When patients with cirrhosis develop ascites, it is associated with sharply increased mortality and healthcare utilization with decreased quality of life. Dietary salt restriction is first-line therapy for ascites but it is limited by poor adherence.


We will recruit 40 patients with cirrhosis and ascites who have received a recent paracentesis or hospitalization for a 1:1 randomized trial of standard care (education on salt restriction) versus home-delivered meals. Our primary outcome is the number of paracenteses needed over 12 weeks. Secondary outcomes include hospital-bed days, health-related quality of life (HRQOL, Ascites Symptom Inventory-7 and Visual Analogue Scale) and performance on batteries of physical function including hand grip (kg) and walk speed (m/s). All subjects follow up through a series of calls where any paracenteses, hospital readmissions, weight changes and diuretic dosage changes are recorded. In a final Week 12 visit, knowledge of dietary sodium intake, quality of life and frailty are reassessed, and satisfaction with the meal-delivery program is evaluated. Paired comparison testing will be conducted between the two arms.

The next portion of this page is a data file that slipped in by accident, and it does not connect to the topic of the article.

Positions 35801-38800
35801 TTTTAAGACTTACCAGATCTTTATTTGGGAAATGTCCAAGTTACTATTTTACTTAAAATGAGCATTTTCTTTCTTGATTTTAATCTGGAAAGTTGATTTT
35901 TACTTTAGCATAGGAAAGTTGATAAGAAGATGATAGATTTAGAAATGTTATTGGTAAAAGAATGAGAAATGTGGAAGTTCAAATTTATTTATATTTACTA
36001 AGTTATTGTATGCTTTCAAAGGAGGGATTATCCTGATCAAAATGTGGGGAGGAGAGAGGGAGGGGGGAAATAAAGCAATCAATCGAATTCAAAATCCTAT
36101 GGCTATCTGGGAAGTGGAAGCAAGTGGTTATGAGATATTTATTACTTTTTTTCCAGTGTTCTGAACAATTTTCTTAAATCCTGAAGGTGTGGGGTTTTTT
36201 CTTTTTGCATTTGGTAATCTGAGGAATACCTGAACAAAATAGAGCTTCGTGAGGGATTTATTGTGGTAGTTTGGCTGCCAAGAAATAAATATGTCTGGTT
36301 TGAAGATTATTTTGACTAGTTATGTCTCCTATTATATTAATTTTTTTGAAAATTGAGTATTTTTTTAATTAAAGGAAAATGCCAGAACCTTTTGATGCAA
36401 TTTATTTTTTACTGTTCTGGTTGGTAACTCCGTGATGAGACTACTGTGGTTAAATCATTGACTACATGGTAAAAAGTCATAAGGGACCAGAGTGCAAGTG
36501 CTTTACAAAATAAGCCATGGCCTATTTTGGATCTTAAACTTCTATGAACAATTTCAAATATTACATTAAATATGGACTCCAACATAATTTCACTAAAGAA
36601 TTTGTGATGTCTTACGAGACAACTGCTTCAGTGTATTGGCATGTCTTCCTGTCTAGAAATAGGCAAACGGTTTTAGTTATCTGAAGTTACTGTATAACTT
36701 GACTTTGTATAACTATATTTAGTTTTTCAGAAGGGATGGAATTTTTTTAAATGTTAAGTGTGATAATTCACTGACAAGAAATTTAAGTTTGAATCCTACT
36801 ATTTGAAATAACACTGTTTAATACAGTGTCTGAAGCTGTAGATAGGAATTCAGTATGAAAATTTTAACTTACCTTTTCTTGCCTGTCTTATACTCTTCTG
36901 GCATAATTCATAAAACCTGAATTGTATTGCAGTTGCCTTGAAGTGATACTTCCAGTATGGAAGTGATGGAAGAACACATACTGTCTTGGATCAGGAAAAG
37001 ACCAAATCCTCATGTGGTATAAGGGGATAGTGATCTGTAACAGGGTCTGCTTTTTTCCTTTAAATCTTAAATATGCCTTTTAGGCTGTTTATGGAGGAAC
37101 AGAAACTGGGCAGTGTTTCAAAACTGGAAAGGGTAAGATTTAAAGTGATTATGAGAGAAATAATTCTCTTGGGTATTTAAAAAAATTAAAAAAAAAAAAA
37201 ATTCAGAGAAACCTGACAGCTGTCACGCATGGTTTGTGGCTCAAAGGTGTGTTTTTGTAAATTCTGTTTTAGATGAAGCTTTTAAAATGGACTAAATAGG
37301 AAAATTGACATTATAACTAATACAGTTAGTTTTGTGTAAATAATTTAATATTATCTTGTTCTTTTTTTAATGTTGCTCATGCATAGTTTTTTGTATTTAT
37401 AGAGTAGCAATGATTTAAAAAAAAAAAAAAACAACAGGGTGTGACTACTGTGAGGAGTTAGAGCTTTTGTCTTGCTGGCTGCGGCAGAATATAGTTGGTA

A nutritionally standardized meal-delivery program for patients with cirrhosis and ascites post discharge has a variety of potential patient-based benefits, including the effective management of ascites, reduction of healthcare utilization and improvement of HRQOL. We have three core hypotheses. First, patients will report interest in and satisfaction with a home-delivered meals program. Second, subjects on a salt-restricted (2 g sodium) meal-delivery program will have fewer therapeutic paracenteses and all-cause readmissions than subjects receiving standard of care. Third, subjects on a salt-restricted (2 g sodium) meal-delivery program will report increased HRQOL compared to subjects receiving standard of care.

This is an Open Access article distributed under the terms of the Creative Commons Attribution License (, which permits unrestricted reuse, distribution, and reproduction in any medium, provided the original work is properly cited.